Ducati Philippines also had reason to celebrate, as a few days before the event, they were awarded as the Best Importer in Asia – a testament to the ever-growing Ducati community here in the country.
To give you some perspective, the new Ford Ranger Raptor bi-turbo produces 210-horsepower but it weighs 1,968 kilograms. The new Ducati Panigale V4 S has a claimed 214-horsepower and only weighs 195 kilograms fully fueled and oiled. We’re no math wizards, but it’s pretty obvious that the Panigale V4S has the upper hand in terms of power to weight ratio. Before I hopped on this gorgeous Panigale V4S, I couldn’t help but stop in awe and stare at the Panigale V4S’ beautiful curves – like a very gorgeous Lady in Red.
At first I thought the spark plugs were off or something, but it really takes a few revolutions to bring the new Desmosedici Stradale “MotoGP” engine to life. What surprised me is that, though the engine and the name suggests that it is supposed to be a 4-cylinder, it sounds like an L-twin – a very big L-twin engine. At 1103cc, it's almost as big as the BMW GS 1200 engine’s displacement (plus 2 more cylinders). The footpegs are said to be 10mm higher than the 1299, which some feel are much better for racetrack cornering. Engine braking can be adjusted too, with 3 settings.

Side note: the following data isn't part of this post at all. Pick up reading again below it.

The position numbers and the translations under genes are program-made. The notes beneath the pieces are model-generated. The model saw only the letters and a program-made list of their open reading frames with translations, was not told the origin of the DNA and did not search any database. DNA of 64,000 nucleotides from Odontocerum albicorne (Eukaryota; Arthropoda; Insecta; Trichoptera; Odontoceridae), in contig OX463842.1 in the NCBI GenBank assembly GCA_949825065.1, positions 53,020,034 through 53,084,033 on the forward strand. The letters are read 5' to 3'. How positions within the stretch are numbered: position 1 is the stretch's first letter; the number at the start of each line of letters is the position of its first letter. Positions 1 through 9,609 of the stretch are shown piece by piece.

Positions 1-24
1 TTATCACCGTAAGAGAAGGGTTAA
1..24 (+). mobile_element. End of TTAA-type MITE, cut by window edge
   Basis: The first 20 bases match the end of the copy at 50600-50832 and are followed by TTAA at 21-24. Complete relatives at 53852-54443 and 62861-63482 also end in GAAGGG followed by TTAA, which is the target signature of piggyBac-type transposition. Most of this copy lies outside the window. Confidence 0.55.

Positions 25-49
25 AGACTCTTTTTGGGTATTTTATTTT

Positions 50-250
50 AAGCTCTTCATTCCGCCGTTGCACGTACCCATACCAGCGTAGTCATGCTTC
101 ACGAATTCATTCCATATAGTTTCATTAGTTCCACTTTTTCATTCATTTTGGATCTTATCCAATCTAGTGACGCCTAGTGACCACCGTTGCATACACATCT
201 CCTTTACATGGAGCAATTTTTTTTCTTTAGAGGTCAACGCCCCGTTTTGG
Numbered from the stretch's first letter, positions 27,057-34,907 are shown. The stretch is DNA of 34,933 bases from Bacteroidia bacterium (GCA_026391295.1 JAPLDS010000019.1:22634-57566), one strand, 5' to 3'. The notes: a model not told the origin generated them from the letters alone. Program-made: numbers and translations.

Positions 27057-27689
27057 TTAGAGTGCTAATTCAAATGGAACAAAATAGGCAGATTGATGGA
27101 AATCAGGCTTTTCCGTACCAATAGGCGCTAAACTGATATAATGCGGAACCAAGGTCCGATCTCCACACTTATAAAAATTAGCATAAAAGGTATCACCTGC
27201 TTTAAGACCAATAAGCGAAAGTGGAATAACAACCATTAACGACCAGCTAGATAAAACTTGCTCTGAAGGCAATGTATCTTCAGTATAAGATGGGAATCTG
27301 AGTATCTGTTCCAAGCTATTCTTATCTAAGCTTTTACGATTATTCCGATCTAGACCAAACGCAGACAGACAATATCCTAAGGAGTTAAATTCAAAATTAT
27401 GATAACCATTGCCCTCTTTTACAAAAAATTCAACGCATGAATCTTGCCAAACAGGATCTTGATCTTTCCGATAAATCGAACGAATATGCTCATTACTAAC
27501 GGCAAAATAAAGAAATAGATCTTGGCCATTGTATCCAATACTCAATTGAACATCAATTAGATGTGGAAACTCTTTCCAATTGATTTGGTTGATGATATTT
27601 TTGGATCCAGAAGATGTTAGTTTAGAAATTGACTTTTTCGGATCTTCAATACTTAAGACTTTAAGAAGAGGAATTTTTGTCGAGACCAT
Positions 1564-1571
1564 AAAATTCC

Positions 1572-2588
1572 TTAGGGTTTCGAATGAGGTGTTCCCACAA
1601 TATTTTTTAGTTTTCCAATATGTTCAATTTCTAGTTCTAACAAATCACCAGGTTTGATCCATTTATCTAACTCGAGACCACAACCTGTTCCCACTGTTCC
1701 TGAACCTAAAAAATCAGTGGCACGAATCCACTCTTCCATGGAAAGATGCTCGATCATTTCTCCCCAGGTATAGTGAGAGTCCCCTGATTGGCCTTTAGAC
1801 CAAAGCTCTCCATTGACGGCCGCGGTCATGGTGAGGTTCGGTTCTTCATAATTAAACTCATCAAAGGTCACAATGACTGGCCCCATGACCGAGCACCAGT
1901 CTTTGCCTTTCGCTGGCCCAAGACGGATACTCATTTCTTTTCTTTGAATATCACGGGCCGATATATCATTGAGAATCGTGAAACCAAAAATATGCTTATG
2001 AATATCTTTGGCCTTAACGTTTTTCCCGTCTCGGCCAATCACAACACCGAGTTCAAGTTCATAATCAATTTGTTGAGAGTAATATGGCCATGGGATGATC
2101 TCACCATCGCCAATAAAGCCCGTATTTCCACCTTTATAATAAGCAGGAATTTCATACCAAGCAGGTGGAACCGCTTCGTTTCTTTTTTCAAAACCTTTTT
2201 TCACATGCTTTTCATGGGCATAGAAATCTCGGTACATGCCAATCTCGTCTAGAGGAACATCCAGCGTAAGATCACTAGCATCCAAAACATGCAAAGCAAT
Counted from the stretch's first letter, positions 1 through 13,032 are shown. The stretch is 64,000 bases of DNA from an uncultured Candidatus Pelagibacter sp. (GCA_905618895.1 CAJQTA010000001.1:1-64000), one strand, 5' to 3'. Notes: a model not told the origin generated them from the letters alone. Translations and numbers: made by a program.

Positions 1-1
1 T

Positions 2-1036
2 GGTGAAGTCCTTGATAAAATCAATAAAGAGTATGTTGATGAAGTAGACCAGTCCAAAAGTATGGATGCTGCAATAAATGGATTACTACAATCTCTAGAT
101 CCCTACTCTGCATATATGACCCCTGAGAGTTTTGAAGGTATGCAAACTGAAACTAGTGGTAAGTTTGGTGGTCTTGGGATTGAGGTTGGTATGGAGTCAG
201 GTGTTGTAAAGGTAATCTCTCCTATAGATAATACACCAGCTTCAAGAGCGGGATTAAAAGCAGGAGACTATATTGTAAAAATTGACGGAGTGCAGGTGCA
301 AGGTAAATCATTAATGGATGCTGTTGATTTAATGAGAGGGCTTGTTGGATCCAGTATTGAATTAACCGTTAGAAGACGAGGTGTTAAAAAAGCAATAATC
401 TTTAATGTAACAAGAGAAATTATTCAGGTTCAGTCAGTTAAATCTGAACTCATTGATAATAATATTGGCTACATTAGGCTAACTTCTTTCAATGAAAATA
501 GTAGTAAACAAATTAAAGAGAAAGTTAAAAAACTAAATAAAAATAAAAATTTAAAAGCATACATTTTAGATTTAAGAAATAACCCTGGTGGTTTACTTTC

A little research also revealed that the new Panigale V4S engine’s crankshaft is backward-rotating like most top-notch MotoGP racebikes are. Changing the direction the crankshaft turns theoretically negates the some of the inertia of the rotating wheels thus making the bike easier to turn and more stable on the corners.
V4S Track Impressions
So what is it like to ride a 214-hp, 1.950 million peso Panigale?
From left: Dario Marchetti; Federico Sandi; Former WSBK Champion, Carlos Checa; with TJ Alberto.
As we entered the racetrack with Carlos, Rebecca, Dario, Federico and TJ, it was drizzling a little bit so we couldn’t push the bikes to their limits (as if my skills could push it - I'm only day dreaming). After a few laps at the CIS, it became evident that the Panigale V4S’ rider assist systems were indeed “assisting” the rider, not hampering him in each corner.